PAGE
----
Despite all the concern about the credit crunch, a big private equity deal seems to be moving forward. On Monday, John Malone, Chairman of Liberty Media tells the Financial Times he's considering enterting the auction for Richard Branson's Virgin Media . This could be a huge deal--the largest cable transaction outside the U.S.
To give a sense of scale: The Carlyle Grouphas made a bid for Virgin Media worth some $23 billion dollars, and some other private equity players have also bid. One upshot of the credit crunch--private equity may not want to go forward with their bids, and Liberty may have a better shot.
That's not to say that Liberty will go it alone--Malone could partner with Carlyle or one of the other PE players. Or, Malone could keep Branson in the game, and Branson would likely keep some sort of equity holding in the company.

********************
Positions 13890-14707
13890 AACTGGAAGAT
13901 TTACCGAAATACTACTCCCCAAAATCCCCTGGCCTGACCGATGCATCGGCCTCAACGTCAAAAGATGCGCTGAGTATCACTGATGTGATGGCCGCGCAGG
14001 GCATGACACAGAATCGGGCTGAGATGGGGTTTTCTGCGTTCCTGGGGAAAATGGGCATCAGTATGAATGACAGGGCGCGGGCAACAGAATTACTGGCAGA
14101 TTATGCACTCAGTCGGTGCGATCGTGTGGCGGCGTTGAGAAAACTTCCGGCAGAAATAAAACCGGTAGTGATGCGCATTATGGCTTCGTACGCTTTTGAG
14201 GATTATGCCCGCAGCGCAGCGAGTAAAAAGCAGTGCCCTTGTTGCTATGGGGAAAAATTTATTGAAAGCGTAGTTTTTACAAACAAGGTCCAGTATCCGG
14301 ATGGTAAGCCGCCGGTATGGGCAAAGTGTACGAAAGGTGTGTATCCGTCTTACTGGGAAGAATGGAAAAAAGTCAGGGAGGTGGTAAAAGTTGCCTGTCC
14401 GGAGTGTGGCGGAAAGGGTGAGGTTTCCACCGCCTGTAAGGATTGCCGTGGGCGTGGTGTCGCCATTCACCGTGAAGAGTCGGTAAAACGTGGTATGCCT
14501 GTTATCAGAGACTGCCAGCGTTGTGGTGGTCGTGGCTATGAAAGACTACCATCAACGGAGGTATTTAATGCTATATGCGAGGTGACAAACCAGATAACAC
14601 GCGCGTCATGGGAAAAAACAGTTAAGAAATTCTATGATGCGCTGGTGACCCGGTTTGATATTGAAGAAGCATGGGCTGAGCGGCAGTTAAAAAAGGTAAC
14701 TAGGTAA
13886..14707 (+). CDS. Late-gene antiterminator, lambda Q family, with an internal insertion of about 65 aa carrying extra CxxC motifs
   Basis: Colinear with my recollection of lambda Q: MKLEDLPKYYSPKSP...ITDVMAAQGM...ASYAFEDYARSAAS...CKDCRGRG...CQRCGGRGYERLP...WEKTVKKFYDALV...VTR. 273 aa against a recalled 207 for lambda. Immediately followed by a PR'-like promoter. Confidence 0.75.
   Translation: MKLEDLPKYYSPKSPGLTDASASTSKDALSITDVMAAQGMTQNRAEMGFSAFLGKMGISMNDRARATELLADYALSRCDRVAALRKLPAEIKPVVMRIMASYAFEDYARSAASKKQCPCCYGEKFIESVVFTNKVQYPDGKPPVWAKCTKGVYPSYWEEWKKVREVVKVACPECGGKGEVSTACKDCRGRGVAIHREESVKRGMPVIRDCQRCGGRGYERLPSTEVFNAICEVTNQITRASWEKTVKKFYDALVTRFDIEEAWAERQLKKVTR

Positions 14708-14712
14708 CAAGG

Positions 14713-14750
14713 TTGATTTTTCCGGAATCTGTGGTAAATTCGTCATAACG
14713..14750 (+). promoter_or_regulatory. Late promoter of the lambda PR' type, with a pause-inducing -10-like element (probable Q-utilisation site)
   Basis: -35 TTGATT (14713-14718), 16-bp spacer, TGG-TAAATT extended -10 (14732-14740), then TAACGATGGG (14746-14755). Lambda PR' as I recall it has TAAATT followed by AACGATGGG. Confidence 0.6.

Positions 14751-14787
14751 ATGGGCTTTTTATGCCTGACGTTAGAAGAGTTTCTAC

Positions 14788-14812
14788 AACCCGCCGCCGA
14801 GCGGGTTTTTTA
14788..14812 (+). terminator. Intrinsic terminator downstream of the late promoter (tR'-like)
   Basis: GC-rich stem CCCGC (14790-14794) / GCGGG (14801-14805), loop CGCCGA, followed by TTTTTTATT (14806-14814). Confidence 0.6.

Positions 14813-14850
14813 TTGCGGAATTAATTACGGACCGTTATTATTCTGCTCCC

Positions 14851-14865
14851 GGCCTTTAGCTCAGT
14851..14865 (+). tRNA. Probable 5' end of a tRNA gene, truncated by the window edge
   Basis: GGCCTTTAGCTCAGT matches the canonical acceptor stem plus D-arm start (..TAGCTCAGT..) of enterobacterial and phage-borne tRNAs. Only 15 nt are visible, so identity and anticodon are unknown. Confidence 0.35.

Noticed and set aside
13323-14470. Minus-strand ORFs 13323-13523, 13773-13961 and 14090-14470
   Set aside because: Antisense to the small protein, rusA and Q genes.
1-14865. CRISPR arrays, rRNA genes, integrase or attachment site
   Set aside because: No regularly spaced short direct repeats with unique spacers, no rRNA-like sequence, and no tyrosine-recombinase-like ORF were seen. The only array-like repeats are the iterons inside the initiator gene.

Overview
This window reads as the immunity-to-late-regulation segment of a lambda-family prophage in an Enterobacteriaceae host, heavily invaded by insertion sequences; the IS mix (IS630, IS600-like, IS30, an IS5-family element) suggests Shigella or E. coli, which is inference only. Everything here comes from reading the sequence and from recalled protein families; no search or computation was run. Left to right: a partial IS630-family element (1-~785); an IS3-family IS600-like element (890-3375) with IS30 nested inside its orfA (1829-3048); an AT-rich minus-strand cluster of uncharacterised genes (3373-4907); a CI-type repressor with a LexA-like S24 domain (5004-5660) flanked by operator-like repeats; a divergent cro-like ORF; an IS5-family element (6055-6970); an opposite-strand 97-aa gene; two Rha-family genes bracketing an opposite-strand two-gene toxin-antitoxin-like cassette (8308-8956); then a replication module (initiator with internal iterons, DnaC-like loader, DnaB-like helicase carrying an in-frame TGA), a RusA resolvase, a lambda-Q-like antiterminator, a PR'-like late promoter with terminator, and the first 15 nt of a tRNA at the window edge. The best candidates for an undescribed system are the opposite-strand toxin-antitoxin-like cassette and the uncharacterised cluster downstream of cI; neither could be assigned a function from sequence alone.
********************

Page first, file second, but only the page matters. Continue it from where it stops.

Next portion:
So why does Malone want this Virgin territory? For one, Malone knows cable better than almost anyone else and this would give him a huge presence in Europe, plus the ability to find some synergies with Liberty's existing properties. Then there's the fact that Virgin has about $24 billion dollars of accumulated losses--which is a good thing. It means that when Virgin turns profitable, those losses could potentially be used to offset taxes of future profit.